• The Edge Gateway must be version 6.x. It cannot be the legacy Edge version 5.5 deployed by older vCloud Director releases (8.0, 5.6, etc.). vCloud Director 8.10 deploys Edge Gateway version 6.x however existing Edges deployed before upgrade to 8.10 must be redeployed in vCloud Director or upgraded in NSX (read this whitepaper for a script to do it at once).
  • Obviously NSX Manager must be used (as opposed to vShield Manager) – anyway vCloud Networking and Security is not supported with vCloud Director 8.10 anymore.

Performance Testing

I have done quick proof of concept testing to see what is the relative improvement between the older and newer deployment mechanism.

I used 3 different combinations of the same environment (I was upgrading from one combination to the other).

  • vCloud Director 5.6.5 + vCloud Networking and Security 5.5.4
  • vCloud Director 8.0.1 + NSX 6.2.3 (uses legacy Edges)
  • vCloud Director 8.10 + NSX 6.2.3 (uses NSX Edges)

All 3 combinations used the same hardware and the same vSphere environment (5.5) with nested ESXi hosts. So the point is to look at the relative differences as opposed to absolute deployment times.

I measured in PowerCLI sequential deployment speed of 10 vApps with one isolated network and 10 vApps with one routed network with multiple runs to calculate average per one vApp. The first scenario was to measure differences in provisioning speeds of VXLAN logical switches to see impact of controller based control plane mode. The second includes provisioning of an Edge Gateway and logical switch. The vApps were otherwise empty (no VMs).

Note; If you want to do similar test in your environment, I captured the two empty vApps with only the routed or isolated networks to a catalog with vCloud API (PowerCLI) as it cannot be done from vCloud UI.

Here are the average deployment times of each vApp.

vCloud Director 5.6.5 + vCloud Networking and Security 5.5.4

  • Isolated 5-5.5 seconds
  • Routed 2:17 min

vCloud Director 8.0.1 + NSX 6.2.3

  • Isolated cca 6.8 seconds (Multicast), 7.5 seconds (Unicast)
  • Routed 2:20 min

vCloud Director 8.10 + NSX 6.2.3

  • Isolated 7.7 s (Multicast), 8.1 s (Unicast)
  • Routed 1:35 min

While the speed of logical switch provisioning goes little bit down with NSX and with Unicast control plane mode, the Edge Gateway deployment gets massive boost with NSX and VCD 8.10. While the OVF deployment of NSX Edge takes little bit longer (from 20 to 30 s) it is the configuration that makes up for it (from way over a minute down to about 30 s).

Just for comparison here are the tasks done during deployment of each routed vApp as reported by vSphere Client Recent Task window.

vCloud Director 5.6.5 + vCloud Networking and Security

vCloud Director 5.6.5 + vCloud Networking and Security

vCloud Director 8.10 + NSX 6.2.3

vCloud Director 8.10 + NSX 6.2.3

vCloud Networking and Security Upgrade to NSX in vCloud Director Environments – Update

vCNS to NSXIn April I wrote whitepaper describing all considerations that need to be taken when upgrading vCloud Networking And Security to NSX in vCloud Director Environments. I have updated the whitepaper to include additional information related to new releases:

  • updates related to vCloud Director 8.10 release
  • update related to VMware NSX 6.2.3 release
  • updates related to vCenter Chargeback Manager 2.7.1 release
  • NSX Edge Gateway upgrade script example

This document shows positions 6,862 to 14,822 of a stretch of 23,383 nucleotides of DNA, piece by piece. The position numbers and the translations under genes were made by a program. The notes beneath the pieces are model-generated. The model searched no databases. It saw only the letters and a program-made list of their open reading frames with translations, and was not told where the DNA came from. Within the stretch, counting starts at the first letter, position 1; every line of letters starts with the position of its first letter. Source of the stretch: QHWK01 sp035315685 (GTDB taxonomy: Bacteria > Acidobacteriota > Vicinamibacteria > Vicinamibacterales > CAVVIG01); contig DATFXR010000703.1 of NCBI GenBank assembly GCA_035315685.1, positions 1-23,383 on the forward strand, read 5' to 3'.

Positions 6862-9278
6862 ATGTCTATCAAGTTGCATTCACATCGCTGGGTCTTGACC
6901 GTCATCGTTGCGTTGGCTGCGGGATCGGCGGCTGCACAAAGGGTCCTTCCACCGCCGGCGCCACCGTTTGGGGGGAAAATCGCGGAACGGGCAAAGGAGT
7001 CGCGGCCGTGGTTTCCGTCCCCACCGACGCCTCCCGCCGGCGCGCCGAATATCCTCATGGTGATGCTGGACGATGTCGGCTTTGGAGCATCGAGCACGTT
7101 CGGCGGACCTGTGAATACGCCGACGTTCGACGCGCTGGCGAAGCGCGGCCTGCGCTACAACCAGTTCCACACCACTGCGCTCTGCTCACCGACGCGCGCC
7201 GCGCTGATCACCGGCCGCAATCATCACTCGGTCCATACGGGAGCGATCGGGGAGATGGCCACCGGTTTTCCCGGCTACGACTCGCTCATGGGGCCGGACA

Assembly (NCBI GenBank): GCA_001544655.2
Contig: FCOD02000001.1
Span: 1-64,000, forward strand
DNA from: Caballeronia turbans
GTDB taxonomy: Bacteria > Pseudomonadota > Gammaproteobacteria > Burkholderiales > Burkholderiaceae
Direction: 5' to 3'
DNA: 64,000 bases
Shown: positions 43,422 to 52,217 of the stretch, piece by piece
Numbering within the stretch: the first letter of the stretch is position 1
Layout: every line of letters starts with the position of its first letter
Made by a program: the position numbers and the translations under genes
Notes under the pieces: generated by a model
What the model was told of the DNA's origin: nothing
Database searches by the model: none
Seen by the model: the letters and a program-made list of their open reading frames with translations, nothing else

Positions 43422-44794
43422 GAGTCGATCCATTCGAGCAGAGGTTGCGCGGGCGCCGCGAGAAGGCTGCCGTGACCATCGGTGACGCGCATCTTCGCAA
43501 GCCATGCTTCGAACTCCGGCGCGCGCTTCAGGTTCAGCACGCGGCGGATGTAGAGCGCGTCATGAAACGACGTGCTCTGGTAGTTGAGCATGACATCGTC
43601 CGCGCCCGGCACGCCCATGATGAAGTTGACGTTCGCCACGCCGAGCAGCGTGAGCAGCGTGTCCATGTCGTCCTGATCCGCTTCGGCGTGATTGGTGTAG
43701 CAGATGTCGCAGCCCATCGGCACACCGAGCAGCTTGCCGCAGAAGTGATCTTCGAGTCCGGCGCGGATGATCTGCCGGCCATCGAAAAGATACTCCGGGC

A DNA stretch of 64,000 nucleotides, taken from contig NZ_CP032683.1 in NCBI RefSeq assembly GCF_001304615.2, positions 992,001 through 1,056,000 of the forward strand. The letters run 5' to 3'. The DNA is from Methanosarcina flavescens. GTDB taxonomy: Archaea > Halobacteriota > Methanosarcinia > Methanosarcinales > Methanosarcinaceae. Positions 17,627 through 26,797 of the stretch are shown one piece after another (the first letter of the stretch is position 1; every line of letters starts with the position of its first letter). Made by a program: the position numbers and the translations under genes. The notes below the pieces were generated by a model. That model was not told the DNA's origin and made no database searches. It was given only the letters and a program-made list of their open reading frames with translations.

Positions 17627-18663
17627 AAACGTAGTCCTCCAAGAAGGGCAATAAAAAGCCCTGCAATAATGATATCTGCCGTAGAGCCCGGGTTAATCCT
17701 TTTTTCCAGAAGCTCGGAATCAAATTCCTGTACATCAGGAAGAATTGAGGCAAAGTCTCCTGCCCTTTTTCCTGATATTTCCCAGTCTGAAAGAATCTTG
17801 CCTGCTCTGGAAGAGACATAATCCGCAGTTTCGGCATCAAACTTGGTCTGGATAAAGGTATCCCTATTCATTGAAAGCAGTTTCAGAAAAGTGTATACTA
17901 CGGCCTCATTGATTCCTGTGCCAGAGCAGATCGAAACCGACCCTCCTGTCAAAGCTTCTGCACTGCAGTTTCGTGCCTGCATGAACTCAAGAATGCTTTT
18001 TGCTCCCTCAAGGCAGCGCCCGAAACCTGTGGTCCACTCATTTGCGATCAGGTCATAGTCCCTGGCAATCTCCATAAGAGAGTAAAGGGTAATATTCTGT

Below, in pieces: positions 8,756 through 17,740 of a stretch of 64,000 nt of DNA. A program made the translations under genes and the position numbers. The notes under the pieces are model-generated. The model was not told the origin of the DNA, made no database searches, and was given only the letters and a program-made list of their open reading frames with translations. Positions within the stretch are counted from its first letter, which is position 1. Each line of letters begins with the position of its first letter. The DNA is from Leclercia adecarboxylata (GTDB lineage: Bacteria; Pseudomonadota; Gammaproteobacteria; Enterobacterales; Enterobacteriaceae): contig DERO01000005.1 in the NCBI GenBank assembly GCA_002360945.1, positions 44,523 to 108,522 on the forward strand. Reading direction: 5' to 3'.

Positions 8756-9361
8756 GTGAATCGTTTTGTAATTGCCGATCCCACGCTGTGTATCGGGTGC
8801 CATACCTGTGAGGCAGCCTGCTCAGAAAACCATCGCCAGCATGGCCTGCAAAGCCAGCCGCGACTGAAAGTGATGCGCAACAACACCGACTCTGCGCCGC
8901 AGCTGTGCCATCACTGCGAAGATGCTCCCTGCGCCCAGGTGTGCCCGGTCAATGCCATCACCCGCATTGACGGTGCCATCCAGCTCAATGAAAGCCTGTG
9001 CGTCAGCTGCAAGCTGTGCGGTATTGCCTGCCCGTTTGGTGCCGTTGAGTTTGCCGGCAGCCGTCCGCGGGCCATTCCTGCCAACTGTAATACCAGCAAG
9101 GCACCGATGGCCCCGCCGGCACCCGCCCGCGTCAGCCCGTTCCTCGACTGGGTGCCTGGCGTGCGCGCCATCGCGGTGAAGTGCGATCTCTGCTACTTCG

• extended upgrade scenario to include vCloud Director 8.10

The whitepaper will be posted later this month on vCloud Architecture Toolkit for Service Providers website, until then it can be downloaded from the link below.

Edit 7/17/2016: New vCAT website is uphttp://www.vmware.com/solutions/cloud-computing/vcat-sp.html

VMware vCloud Networking and Security to VMware NSX Upgrade v2.1.pdf … link

vCenter Chargeback Manager Notes

ChargebackThis blog post summarizes up-to-date (July 2016) information related to vCenter Chargeback Manager.

Chargeback Manager (CBM) is available only for service providers. Although in past its end of support was announced it was extended until end of 2017. The reason for extension is to provide more time to service providers to migrated to its successor – vRealize Business for Cloud Advanced (vRB)

Both CBM and vRB were removed from all but standard vCloud Service Provider Bundles (with the exception for current users) and can be licensed separately. The reason was to give partners more choice which metering tool to use.

  • The latest CBM version is 2.7.1 and is downloadable from here. Note that this version has following support limitations:
    • vSphere 6 is not supported – this is due to new storage APIs introduced in vSphere 6
    • Both vCloud Networking and Security and NSX are supported (in the vCloud Director context)
    • vCloud Director 8.10 is not supported (see the next bullet point)
  • CBM patch for vCloud Director 8.10 was released in the following KB: https://kb.vmware.com/kb/2146041. It replaces one JAR file of the vCloud Director data collector to properly identify new vCloud API versions. It is also backward compatible with older vCloud Director versions.
  • vSphere 6 support is expected in the next release of CBM later this year

In case you are upgrading from CBM 2.7.0 to 2.7.1 here are some notes and considerations:

  • CBM 2.7.0 and older was 32 bit application. CBM 2.7.1 is 64 bit application.
  • There are two ways how to upgrade CBM. You can either do in-place upgrade, or you can uninstall CBM and install fresh binaries while using the same Chargeback database
    • In-place upgrade:
      • Make sure you shut down all services before running the installer (vCenter-CB.exe)
      • Always run the installer with the Run as administrator option.
      • Even though CBM 2.7.1 is 64 bit application it will still be located in the default 32bit Program Files (x86) folder.
    • Fresh install:
      • Uninstall CBM by running Uninstall.bat located in the …\VMware vCenter Chargeback\Uninstall_VMware vCenter Chargeback folder. If non-embedded collectors were used, uninstall them in similar way as well.
      • Reboot and install new binaries while pointing to the same CBM database. Remember to use Run ad administrator option when executing the installer (vCenter-CB.exe)
      • The installer does not remove old collectors from the database. Wait a few minutes until they will be identified as failed (red X in CBM System Health, Data Collectors UI), note their IDs and then manually remove them from CBM database – CB_DC_STATUS table. You can locate them by their ID in the DC_ID column.
      • CBM 2.7.1 will be located by default in the 64 bit Program Files folder.